Trends And Prevalence
The term failure to thrive is applied to infants and young children whose weight, height, head circumference, and general psychosocial development are significantly below age-related norms and whose well-being causes concern. In the United Kingdom, children who fall below the second centile on the Growth and Developmental Charts (and remain there for more than a month) are investigated. In the United States, common practice is to use the fifth centile as a cutoff point for weight. Children who drop down two or more percentile curves on the weight chart over a short period of time need to be assessed to determine whether there is a medical or psychosocial problem, such as development of a serious illness or trauma (e.g., abandonment, abuse, loss of parents).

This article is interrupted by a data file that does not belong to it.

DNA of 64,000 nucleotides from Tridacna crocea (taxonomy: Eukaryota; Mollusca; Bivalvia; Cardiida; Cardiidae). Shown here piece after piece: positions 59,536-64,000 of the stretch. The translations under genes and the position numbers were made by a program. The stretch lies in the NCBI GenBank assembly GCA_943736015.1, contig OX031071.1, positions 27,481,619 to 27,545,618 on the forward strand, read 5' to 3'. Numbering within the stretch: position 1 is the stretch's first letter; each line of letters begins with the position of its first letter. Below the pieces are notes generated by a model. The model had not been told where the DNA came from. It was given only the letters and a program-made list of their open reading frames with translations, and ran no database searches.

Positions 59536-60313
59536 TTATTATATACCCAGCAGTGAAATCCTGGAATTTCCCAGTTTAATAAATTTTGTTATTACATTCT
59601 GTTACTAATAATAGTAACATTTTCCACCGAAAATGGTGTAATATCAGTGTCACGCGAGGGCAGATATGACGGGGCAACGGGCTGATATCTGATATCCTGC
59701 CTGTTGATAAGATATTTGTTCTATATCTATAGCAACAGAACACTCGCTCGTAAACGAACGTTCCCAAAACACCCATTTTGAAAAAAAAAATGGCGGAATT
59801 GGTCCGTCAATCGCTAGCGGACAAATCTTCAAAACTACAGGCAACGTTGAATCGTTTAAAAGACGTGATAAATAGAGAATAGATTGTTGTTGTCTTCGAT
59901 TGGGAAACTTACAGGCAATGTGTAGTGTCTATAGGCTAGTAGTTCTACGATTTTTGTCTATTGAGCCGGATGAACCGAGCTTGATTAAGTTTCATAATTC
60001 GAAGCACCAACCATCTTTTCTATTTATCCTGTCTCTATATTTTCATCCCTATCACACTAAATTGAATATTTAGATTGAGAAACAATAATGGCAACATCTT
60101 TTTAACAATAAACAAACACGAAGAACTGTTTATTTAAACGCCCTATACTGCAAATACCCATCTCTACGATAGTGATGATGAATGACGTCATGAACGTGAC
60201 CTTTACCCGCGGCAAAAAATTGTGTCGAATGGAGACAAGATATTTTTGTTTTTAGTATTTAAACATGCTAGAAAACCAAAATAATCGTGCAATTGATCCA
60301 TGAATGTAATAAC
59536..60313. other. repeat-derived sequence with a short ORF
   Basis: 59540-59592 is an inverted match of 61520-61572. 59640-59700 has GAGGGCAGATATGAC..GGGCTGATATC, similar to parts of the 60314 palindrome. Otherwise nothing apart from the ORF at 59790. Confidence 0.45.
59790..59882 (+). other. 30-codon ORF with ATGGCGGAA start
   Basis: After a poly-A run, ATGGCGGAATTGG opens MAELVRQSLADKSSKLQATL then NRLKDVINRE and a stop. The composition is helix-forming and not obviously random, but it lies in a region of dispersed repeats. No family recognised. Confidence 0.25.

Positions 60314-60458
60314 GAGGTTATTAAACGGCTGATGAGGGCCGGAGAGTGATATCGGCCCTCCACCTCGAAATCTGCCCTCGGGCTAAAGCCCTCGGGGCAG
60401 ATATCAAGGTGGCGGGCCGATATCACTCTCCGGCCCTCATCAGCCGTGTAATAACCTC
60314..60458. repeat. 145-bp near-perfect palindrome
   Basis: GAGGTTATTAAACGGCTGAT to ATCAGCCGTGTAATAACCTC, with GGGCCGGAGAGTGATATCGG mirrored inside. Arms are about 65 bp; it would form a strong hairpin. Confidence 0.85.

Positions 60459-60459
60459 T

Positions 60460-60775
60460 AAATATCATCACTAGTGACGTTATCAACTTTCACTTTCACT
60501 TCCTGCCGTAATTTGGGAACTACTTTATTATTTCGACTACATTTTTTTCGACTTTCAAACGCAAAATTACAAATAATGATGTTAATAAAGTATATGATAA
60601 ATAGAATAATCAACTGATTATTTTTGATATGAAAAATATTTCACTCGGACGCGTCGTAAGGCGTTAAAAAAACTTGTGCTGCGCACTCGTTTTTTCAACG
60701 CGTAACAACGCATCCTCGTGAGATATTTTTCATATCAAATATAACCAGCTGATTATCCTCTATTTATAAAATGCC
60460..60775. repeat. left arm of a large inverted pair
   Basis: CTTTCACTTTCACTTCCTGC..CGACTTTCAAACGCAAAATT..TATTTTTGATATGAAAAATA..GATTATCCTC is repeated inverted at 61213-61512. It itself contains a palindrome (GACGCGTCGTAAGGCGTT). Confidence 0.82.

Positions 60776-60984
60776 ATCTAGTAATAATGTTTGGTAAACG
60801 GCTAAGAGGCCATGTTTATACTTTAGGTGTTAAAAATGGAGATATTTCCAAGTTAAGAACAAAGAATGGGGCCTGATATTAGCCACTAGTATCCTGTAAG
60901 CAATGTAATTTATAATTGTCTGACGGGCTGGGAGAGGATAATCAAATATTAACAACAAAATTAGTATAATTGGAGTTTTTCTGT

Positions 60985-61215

The term failure to thrive describes a condition rather than a specific disease, and consequently it can have many causes that can be organic, psychosocial, or a mixture of both. It is conceived as a variable syndrome of severe growth retardation, delayed skeletal maturation, and problematic psychomotor development, which is often associated with illness, inadequate nutrition for normal growth, feeding difficulties such as oral-motor dysfunction, disturbed mother-child interaction (especially during the act of feeding), poor relationships, insecure attachment, family dysfunction, and poverty. Whatever the reason, these children are undernourished in terms of adequate caloric intake. Undernutrition during early infancy can have detrimental effects because the nutritional requirements at that time are most crucial. Given the rapid growth, particularly brain growth, that occurs during the first few years, particular attention should be given to sufficient provision of food.